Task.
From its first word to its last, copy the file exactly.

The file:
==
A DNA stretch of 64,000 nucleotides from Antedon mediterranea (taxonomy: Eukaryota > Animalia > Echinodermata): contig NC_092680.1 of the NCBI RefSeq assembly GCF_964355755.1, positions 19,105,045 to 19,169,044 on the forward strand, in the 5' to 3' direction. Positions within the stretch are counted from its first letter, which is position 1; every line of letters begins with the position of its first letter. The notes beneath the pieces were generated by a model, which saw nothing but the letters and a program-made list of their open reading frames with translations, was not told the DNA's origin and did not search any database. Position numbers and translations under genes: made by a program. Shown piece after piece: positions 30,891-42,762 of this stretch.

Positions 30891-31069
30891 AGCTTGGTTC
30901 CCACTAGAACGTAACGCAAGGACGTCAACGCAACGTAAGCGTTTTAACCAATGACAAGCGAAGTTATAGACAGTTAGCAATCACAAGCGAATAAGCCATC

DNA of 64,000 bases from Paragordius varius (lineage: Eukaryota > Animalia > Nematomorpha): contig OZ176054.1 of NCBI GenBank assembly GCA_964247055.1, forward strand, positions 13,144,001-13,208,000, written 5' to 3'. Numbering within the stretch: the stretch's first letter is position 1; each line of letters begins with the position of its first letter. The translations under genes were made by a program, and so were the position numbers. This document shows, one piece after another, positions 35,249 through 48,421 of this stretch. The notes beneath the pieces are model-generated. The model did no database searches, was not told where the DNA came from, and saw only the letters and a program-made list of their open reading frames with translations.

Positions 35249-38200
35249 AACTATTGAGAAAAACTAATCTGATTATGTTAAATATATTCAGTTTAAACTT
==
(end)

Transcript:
A DNA stretch of 64,000 nucleotides from Antedon mediterranea (taxonomy: Eukaryota > Animalia > Echinodermata): contig NC_092680.1 of the NCBI RefSeq assembly GCF_964355755.1, positions 19,105,045 to 19,169,044 on the forward strand, in the 5' to 3' direction. Positions within the stretch are counted from its first letter, which is position 1; every line of letters begins with the position of its first letter. The notes beneath the pieces were generated by a model, which saw nothing but the letters and a program-made list of their open reading frames with translations, was not told the DNA's origin and did not search any database. Position numbers and translations under genes: made by a program. Shown piece after piece: positions 30,891-42,762 of this stretch.

Positions 30891-31069
30891 AGCTTGGTTC
30901 CCACTAGAACGTAACGCAAGGACGTCAACGCAACGTAAGCGTTTTAACCAATGACAAGCGAAGTTATAGACAGTTAGCAATCACAAGCGAATAAGCCATC

DNA of 64,000 bases from Paragordius varius (lineage: Eukaryota > Animalia > Nematomorpha): contig OZ176054.1 of NCBI GenBank assembly GCA_964247055.1, forward strand, positions 13,144,001-13,208,000, written 5' to 3'. Numbering within the stretch: the stretch's first letter is position 1; each line of letters begins with the position of its first letter. The translations under genes were made by a program, and so were the position numbers. This document shows, one piece after another, positions 35,249 through 48,421 of this stretch. The notes beneath the pieces are model-generated. The model did no database searches, was not told where the DNA came from, and saw only the letters and a program-made list of their open reading frames with translations.

Positions 35249-38200
35249 AACTATTGAGAAAAACTAATCTGATTATGTTAAATATATTCAGTTTAAACTT